ROCKLIN (CBS13) — A Rocklin woman has taken her love for virtual sign language. She was featured in a documentary that premiered at Sundance about meeting people through virtual reality, with part of it focusing on the deaf community.
Even before she learned to speak, Tia Johnson communicated with sign language.
READ MORE: Folsom takes another look at door-to-door gun sales regulations
“I was brought up with sign language as a kid,” she said. “It’s really great for the deaf or other kids to learn the signs.”
Johnson quickly realized signing would be a lifelong passion.
“I started volunteering at local churches for the deaf and doing odd jobs,” she said.
She eventually joined Helping Hands, a group that offers classes and social events with over 4,000 members, all in virtual reality.
“OOur Virtual Reality Deaf community is so big and proud,” Johnson said.
His work teaching virtual classes caught the eye of documentary filmmaker Joe Hunting.
“It was a story that was definitely worth sharing,” Hunting said.
Hunting directed “We Met In Virtual Reality,” a story that follows three virtual reality characters, including Jenny – the pink-haired sign language teacher and Johnson’s real-life avatar.
Hunting was inspired to make the film after the pandemic hit in 2020.
READ MORE: Bettors give Sacramento Kings a good shot at signing LeBron James in 2024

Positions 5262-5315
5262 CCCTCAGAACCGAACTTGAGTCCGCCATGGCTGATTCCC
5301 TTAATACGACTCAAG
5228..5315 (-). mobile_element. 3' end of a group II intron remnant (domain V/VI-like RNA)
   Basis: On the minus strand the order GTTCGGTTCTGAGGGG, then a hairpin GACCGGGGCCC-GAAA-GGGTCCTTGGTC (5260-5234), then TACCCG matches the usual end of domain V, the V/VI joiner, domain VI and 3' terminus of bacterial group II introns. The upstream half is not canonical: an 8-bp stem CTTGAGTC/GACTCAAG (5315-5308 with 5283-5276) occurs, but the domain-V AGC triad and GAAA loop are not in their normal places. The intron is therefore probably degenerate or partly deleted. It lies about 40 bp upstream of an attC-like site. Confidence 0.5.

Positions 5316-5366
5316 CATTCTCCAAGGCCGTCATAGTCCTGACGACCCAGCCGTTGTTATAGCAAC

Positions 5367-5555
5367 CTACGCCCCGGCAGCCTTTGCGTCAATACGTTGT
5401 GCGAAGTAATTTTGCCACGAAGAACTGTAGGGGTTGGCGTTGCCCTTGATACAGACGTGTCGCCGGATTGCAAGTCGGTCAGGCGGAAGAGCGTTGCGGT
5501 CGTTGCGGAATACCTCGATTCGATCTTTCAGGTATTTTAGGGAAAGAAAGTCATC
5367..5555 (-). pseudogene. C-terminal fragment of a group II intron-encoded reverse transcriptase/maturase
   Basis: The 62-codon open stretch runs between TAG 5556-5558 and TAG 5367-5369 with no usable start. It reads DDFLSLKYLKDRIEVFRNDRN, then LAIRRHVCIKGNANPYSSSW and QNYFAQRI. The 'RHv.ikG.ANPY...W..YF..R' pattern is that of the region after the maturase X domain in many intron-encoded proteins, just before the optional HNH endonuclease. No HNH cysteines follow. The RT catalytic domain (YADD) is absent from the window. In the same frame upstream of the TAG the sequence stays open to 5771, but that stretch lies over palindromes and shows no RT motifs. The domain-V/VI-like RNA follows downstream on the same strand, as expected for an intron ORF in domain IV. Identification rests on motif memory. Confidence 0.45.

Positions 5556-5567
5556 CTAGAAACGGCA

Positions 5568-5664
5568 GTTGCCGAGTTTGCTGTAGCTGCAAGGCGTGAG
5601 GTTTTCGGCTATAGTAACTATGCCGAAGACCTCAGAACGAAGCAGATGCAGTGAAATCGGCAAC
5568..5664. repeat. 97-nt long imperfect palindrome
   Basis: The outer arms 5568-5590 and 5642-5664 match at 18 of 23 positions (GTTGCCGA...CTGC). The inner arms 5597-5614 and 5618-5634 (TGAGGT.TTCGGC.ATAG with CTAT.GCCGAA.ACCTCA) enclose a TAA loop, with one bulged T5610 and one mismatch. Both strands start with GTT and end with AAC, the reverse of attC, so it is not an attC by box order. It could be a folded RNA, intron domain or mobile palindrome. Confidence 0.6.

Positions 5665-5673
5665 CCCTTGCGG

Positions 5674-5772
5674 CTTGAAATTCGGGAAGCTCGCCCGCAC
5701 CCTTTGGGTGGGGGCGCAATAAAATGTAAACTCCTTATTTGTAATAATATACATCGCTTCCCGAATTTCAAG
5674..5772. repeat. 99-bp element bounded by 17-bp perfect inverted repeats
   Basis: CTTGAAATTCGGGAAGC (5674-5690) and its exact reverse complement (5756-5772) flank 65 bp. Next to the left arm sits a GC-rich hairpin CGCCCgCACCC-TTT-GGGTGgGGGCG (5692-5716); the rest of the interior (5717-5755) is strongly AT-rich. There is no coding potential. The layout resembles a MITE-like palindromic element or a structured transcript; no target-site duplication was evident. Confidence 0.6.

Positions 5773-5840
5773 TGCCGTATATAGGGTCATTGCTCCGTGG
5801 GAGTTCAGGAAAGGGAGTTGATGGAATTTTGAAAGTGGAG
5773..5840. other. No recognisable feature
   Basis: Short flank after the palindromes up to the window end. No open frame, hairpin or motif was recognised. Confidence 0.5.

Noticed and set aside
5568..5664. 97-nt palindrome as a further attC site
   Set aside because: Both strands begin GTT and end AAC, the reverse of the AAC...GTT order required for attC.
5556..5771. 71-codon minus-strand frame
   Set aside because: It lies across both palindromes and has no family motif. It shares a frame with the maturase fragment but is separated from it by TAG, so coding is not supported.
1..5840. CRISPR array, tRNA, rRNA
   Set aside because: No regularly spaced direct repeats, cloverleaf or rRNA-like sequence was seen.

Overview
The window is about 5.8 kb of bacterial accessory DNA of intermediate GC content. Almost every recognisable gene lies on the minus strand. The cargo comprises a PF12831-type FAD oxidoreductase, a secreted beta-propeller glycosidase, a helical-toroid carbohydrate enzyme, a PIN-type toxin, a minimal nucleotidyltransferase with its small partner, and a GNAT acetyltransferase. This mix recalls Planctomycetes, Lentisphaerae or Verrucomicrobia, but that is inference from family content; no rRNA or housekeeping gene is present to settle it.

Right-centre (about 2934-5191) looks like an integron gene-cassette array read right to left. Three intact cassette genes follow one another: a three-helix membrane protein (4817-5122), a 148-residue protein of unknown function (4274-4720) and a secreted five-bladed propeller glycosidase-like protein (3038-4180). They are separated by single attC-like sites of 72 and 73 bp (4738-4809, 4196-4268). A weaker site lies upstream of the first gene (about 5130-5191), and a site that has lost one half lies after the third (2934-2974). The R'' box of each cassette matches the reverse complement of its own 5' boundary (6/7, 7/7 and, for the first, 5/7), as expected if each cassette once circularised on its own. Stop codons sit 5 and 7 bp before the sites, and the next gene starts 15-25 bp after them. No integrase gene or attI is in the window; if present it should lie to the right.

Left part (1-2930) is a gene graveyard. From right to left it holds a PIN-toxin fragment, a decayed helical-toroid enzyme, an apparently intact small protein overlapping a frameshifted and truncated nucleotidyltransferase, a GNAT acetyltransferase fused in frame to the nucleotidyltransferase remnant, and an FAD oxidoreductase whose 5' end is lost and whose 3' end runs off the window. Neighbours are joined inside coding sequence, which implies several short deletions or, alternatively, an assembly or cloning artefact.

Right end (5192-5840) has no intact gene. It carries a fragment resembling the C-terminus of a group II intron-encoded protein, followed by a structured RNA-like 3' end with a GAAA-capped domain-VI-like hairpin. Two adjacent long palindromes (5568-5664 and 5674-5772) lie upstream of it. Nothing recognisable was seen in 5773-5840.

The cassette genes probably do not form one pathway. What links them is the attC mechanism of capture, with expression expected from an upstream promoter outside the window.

“COVID has been a pivotal time for virtual reality,” he said. “The relationships everyone had were important because we couldn’t meet in person anymore.”
The film took off and premiered at the 2022 Sundance Film Festival to rave reviews.
“It couldn’t have gone better for the movie,” Hunting said.
But how does a feature film entirely shot in virtual reality work?
“I’m holding a camera in my avatar’s hand,” Hunting said.
In real life, the camera is a controller that has the ability to zoom and act like a real film camera, while Johnson and Hunting come with headphones and full tracking suits, including gloves capable of detecting movement.
“So when I move each of my fingers, it translates that into code, and then that code communicates with my avatar,” Johnson said. “I I sign in game and I sign in real life at the same time.
Johnson’s goal going forward is to make the film successful and bring more attention to the deaf community.
“I’m really happy to have this opportunity. So thank you very much,” Johnson said.
NO MORE NEWS: Sacramento mayor calls for law enforcement crackdown on major crimes in homeless encampments
The movie “We Met In Virtual Reality” has a Rotten Tomatoes score of 94%.